Archive for the ‘Retail Supply Chain’ Category

A simple supplier scoring system may provide key performance indicators for the future.

Thursday, July 15th, 2021

 

Todays post is by Ron Southard, CEO at SafeSourcing Inc.

Having a large international supplier database to drive sustainable results in e-procurement events such as ant e-RFX function is critical to that events success. Maybe even more critical is making sure that the suppliers once selected for participation in an event are of the highest quality, professional, responsive and have your best interests at heart. There are several areas in the early strategy stages of a  an e-RFX process which if properly monitored can be leading key performance indicators as to future performance. These KPI’s are; the initial supplier response and supplier training schedule adherence. If suppliers are not interested enough during these early stages, this may be an indicator of future performance in other more critical areas such as on time delivery, back order management, documentation and audit compliance.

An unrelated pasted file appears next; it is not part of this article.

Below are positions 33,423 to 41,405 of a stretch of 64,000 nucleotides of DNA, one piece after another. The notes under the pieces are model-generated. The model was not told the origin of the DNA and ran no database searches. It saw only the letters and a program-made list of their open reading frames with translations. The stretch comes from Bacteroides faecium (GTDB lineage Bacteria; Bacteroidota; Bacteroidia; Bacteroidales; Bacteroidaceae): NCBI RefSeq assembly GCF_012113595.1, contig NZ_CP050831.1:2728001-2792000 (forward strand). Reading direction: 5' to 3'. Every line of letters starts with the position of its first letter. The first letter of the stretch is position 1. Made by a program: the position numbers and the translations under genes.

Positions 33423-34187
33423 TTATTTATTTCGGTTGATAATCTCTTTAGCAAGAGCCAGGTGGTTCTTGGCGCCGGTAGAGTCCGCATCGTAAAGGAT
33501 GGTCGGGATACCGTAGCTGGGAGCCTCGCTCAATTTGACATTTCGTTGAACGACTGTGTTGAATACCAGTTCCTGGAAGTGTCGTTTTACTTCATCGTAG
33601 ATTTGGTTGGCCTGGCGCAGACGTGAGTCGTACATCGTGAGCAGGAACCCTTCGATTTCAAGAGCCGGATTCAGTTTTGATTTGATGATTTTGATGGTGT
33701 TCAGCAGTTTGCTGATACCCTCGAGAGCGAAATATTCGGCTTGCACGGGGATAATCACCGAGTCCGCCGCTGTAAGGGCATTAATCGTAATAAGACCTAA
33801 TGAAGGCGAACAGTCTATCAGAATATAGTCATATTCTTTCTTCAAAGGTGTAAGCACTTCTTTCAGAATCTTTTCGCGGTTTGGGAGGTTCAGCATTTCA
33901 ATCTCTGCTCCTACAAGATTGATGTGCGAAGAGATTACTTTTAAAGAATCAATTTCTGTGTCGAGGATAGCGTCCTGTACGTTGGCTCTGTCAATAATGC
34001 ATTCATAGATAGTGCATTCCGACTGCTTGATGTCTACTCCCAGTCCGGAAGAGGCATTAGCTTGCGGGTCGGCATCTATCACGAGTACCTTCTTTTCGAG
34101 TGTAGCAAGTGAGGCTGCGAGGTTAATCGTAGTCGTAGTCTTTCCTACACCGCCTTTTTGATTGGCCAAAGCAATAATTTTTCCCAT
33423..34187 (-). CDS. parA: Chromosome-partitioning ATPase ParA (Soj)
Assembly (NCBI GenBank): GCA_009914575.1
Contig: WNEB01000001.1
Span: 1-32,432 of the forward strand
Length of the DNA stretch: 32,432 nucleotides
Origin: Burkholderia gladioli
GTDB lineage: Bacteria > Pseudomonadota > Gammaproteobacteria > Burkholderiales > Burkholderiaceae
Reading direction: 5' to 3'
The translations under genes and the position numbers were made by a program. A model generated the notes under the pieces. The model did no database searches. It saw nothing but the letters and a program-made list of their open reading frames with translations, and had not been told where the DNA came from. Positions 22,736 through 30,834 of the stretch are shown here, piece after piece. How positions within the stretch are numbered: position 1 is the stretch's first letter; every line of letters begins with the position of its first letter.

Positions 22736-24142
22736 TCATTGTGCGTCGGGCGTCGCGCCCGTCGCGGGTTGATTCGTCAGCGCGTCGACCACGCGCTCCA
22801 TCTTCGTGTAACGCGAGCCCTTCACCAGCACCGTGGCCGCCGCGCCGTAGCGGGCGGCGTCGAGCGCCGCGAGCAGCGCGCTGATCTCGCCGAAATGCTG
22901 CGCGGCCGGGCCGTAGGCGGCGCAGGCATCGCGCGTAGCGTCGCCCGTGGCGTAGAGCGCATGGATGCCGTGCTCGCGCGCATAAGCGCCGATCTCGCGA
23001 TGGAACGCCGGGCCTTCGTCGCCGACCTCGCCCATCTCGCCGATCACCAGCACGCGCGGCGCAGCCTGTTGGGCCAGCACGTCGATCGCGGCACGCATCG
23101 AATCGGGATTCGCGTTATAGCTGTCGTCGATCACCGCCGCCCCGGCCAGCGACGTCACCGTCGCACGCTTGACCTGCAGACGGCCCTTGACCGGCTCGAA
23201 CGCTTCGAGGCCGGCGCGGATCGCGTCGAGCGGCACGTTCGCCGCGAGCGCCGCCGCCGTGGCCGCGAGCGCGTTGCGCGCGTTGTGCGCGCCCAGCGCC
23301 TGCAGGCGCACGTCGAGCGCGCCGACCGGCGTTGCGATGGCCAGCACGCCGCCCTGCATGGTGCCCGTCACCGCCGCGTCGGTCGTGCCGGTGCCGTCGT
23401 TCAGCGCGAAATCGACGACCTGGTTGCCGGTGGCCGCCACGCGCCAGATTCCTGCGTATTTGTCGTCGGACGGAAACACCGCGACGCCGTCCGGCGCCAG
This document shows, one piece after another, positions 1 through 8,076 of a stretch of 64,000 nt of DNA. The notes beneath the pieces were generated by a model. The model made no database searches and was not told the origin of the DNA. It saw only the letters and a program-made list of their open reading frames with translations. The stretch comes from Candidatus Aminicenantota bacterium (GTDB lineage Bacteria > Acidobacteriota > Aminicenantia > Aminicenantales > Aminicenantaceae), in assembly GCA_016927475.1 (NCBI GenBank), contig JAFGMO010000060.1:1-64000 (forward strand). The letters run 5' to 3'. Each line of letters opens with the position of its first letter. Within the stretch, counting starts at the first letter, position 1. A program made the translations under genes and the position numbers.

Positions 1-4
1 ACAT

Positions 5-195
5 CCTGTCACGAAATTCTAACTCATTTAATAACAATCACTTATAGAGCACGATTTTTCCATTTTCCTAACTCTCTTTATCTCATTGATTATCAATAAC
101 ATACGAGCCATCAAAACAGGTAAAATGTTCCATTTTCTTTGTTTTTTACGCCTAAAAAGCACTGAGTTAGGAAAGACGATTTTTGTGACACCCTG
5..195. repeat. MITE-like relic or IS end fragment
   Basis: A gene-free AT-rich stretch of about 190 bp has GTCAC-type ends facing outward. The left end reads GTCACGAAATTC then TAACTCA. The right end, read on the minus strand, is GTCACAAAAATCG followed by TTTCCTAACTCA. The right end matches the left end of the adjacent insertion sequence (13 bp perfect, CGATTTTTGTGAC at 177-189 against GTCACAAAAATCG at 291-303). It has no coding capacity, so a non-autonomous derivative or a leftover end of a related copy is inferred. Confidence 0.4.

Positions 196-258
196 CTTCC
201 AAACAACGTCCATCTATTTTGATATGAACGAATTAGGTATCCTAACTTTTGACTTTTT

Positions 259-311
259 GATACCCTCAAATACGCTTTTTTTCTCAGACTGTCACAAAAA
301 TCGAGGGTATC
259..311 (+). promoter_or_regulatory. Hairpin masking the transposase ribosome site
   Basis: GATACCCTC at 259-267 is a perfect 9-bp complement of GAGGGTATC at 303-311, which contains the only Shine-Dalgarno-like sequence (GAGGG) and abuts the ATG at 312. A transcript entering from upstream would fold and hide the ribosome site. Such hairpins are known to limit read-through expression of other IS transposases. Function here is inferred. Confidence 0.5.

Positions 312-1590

A reasonable process for measuring these KPI’s would be to measure the number of days between the project start date or initial supplier contact and the event start date, where the supplier has been sent an invitation but has not responded either positively, negatively or given a reason  for their response. Maintaining an active status of response dates could be scored based on the number of days it takes invited suppliers to respond. The longer it takes a invitee to respond the lower KPI score that supplier would receive.  Another possible KPI measurement or filter once the invitation has been accepted would be the number of days between the date accepted and the event start date, where the supplier has accepted an invitation but has not completed their automated training.

These are not intended to be punitive measures. In most cases suppliers will perform beyond your expectations. Sustainability and quality require measurements regardless of how simple.

If you’d like to learn more about The SafeSourceIt™ Supplier Database, please contact a SafeSourcing customer services account manager.

We appreciate and look forward to your comments.

What is a chaebol?

Thursday, May 27th, 2021

 

Today’s post is our archives at SafeSourcing.

Chaebols are large, family owned South Korean business conglomerates, such as Samsung, Hyundai and LG. The word chaebol translates to “business family” or “monopoly” in Korean. Chaebols are multinational corporations, typically owning numerous international enterprises. Chaebol are owned and controlled by a family dynasty, generally that of the group’s patriarch.